After one-on-one with Obama, McConnell vows to slow White House agenda

By Paul Kane
Washington Post Staff Writer
Thursday, August 5, 2010; 3:57 PM

Fresh off his first one-on-one meeting with President Obama, Senate Minority Leader Mitch McConnell (R-Ky.) gave a spirited defense Thursday of the importance of the filibuster and -- amid expectations of swelling GOP ranks -- vowed to be a more forceful brake on Obama's agenda after November elections.

Speaking at a breakfast hosted by the Christian Science Monitor, McConnell defended the Senate as an institution and rejected calls from junior Democrats to overhaul the chamber's rules. He said Republicans were able to try to essentially grind the Senate to a halt to block the Democratic legislative agenda.

McConnell pointed to a few areas of potential bipartisan work in 2011, suggesting three Central and South American trade deals could be completed and noting that Obama and Republicans have called for more funding for nuclear power plants.

Of Obama, he said, "I'm hoping he'll become a born-again moderate."

McConnell singled out a recently published New Yorker Magazine piece by George Packer -- titled "Empty Chamber", it attributed much of the chamber's current problems to the GOP -- and Thursday's op-ed column by The Washington Post's David Broder, which hailed the Packer piece for "tracing the forces that have brought the Senate to its low estate."

"I don't see, David, the same Senate that this New Yorker author sees," McConnell said, glaring at Broder, who sat across the table from him. "Some of my best friends are Democrats, Chris Dodd, Harry Reid. I don't think we have a collegiality problem. What we are in the middle of is a great debate about the future of the country."

To reinforce the point that collegiality remains in the Senate, McConnell pledged to not campaign in Nevada against Reid, the majority leader, who is facing a tough election. That's in line with Reid's treatment of McConnell in 2008, when the GOP leader won a narrow reelection, but it stands in contrast to then-Majority Leader Bill Frist's decision to stump for Sen. John Thune (R-S.D.) in his upset 2004 victory over then-Minority Leader Thomas A. Daschle.

McConnell's first-ever one-on-one meeting with Obama took place in the Oval Office and was initiated by the White House. McConnell declined to discuss the specifics of the meeting, but people familiar with it said it was generally cordial and at one point was broken up by a call from Malia Obama wishing her father a happy 49th birthday.

McConnell suggested that the Oval Office huddle was an effort by Obama to reestablish a relationship with his former Senate colleague because the November midterms are shaping up as a "midcourse correction" that will deliver Republicans a much stronger hand than their current conference of a barely filibuster-proof minority of 41 senators.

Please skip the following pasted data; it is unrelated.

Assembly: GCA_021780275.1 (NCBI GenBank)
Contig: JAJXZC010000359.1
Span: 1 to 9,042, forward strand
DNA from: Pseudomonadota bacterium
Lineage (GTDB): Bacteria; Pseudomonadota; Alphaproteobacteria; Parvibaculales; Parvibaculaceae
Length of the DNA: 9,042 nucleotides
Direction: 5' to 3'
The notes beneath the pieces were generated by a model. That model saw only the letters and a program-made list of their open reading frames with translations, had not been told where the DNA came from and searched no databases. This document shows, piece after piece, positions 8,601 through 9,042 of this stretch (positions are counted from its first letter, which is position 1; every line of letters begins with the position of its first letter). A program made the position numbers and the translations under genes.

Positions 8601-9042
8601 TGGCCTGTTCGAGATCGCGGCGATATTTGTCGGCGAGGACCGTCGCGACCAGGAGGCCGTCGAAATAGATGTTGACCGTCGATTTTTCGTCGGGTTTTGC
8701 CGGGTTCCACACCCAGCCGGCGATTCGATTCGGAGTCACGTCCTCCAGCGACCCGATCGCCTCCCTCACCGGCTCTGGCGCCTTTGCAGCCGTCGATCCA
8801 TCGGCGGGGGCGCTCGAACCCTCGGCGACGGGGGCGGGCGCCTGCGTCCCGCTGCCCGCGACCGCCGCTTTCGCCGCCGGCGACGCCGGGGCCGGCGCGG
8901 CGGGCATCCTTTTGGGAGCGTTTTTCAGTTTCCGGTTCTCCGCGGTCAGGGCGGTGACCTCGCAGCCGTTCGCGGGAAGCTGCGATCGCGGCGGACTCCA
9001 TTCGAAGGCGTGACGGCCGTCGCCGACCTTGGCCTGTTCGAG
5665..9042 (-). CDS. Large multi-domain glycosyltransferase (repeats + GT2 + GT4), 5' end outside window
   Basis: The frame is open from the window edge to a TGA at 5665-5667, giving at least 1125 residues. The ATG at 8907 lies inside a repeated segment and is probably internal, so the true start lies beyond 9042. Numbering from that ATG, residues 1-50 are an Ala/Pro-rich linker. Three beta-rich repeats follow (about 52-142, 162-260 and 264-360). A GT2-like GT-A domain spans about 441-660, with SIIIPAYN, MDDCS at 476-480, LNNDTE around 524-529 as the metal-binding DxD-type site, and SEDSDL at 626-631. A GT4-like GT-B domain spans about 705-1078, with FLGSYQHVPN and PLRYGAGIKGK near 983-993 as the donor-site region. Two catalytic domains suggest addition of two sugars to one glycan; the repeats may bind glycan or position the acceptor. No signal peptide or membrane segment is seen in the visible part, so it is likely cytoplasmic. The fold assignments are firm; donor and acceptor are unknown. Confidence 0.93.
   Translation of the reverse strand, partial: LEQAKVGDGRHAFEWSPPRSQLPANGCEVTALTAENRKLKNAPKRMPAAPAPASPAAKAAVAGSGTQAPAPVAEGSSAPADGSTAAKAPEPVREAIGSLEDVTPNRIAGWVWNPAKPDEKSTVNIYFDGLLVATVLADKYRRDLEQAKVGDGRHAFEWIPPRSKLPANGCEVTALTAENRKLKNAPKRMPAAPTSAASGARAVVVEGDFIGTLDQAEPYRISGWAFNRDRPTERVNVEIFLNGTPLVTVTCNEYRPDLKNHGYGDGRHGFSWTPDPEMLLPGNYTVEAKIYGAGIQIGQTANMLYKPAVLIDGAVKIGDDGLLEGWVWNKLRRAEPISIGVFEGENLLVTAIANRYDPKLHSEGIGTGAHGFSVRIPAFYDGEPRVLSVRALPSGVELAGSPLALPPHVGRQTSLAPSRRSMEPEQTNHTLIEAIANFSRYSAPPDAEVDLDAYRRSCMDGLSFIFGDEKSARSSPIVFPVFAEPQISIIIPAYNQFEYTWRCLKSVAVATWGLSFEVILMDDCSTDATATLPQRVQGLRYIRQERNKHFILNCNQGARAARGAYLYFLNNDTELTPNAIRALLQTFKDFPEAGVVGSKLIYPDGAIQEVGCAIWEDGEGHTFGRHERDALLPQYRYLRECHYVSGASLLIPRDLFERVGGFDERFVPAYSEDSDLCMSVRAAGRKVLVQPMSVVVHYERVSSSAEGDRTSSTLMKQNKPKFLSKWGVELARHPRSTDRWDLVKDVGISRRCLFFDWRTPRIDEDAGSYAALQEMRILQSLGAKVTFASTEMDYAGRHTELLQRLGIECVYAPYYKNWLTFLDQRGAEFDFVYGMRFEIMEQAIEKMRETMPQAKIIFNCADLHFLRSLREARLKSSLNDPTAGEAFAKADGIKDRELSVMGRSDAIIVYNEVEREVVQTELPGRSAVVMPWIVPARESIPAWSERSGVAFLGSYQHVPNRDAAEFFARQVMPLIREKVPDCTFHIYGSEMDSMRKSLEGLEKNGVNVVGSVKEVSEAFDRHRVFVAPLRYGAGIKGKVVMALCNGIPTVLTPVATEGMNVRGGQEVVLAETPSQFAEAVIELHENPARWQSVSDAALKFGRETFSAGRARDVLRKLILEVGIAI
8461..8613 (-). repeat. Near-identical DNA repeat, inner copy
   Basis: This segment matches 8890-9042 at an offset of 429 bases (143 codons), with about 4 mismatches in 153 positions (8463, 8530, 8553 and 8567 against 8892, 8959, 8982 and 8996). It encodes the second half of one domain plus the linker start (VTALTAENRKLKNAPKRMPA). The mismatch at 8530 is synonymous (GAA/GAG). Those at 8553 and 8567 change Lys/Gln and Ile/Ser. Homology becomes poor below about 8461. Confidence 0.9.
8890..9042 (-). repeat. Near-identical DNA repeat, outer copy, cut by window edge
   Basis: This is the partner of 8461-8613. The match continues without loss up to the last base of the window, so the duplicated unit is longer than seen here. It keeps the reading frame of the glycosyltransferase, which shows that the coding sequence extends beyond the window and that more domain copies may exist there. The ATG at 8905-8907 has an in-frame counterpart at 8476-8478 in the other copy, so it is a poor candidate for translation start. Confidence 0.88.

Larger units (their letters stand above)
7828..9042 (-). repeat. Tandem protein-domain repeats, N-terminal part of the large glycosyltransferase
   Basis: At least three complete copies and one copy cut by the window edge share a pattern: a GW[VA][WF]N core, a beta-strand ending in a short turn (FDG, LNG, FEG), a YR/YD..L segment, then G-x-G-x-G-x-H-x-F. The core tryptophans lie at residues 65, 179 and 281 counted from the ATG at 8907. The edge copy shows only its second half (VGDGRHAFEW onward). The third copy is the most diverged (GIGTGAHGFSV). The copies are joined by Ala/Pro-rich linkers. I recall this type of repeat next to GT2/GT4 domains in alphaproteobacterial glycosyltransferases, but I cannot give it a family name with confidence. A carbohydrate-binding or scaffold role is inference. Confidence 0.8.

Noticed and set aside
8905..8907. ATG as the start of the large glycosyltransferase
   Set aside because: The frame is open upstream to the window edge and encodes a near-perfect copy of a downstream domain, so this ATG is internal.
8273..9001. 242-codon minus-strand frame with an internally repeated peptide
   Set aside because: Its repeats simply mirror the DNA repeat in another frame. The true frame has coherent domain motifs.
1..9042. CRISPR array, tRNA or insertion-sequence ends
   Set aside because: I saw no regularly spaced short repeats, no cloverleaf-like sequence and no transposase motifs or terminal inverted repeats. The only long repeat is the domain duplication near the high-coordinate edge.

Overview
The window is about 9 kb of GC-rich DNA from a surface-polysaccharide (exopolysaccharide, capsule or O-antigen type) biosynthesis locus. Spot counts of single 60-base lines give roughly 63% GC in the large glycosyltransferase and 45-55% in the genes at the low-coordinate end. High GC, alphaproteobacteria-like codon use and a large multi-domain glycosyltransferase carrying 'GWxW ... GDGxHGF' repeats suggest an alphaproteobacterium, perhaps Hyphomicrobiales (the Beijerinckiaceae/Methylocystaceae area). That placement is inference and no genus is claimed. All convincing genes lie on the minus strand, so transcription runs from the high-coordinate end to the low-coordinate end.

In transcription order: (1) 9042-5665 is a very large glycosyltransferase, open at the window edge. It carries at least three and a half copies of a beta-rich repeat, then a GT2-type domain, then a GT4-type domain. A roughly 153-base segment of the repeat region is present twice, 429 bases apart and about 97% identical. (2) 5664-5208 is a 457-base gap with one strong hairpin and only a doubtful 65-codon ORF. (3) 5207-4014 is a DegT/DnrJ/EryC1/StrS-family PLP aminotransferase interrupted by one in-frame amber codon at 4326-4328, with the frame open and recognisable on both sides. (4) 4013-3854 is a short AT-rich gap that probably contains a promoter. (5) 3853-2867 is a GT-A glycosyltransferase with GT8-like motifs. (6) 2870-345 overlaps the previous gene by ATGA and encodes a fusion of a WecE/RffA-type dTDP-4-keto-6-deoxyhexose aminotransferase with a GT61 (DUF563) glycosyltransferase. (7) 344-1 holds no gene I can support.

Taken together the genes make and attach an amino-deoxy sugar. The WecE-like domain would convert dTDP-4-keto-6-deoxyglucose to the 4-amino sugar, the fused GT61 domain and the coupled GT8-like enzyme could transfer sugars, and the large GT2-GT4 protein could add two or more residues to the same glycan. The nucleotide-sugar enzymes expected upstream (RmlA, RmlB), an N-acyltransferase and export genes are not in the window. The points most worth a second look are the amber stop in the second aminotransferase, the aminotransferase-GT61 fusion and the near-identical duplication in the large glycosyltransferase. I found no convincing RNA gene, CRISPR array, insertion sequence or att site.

"The president's a very smart guy, and I think he figures he'll be seeing a lot more of me in the future, and I enjoyed our discussion and I'm looking forward to seeing a lot more of him," the 26-year veteran of the Senate said.

(See a video here of McConnell at the breakfast.)

The White House has described the meeting as part of its normal outreach efforts.

McConnell laid claim to the mantle of the late Sen. Robert C. Byrd (D-W.Va.) as the protector of the Senate's long-standing rules and precedents.

A group of freshman Democrats, led by Sens. Tom Udall (D-N.M.) and Mark Warner (D-Va.), are shaping up an effort that would overhaul the chamber's rules. Some are eyeing an elimination of the 60-vote threshold for thwarting filibusters. Smaller rules tweaks are also under consideration, such as ending secret "holds," the procedure that allows any senator to slow legislation or nominations.

McConnell scoffed at the ideas and said senators like Udall and Warner would change their tune once they experience life in the minority.

"The Senate takes a bit of getting used to, and it was not constructed, as all of you know, to be efficient," said McConnell, who has spent almost exactly 13 years in the majority and 13 in the minority.

McConnell agreed with the sentiment of retiring Sen. Dodd (D-Conn.), who has counseled the young Democrats to retain the filibuster. According to McConnell and Dodd, the current 59-41 split created an environment in which Democrats focus their efforts on securing just one or two Republican votes, but if Republicans pick up four or more seats in November, the Senate would produce more cross-aisle legislation.

"If you're between 55 and 45, you get genuine bipartisan agreements," McConnell said, "and what I hope we're going to have -- it will be up to the American people -- but what I hope we're going to have after November is more balance, more balance. Which will give us opportunities to do things together."

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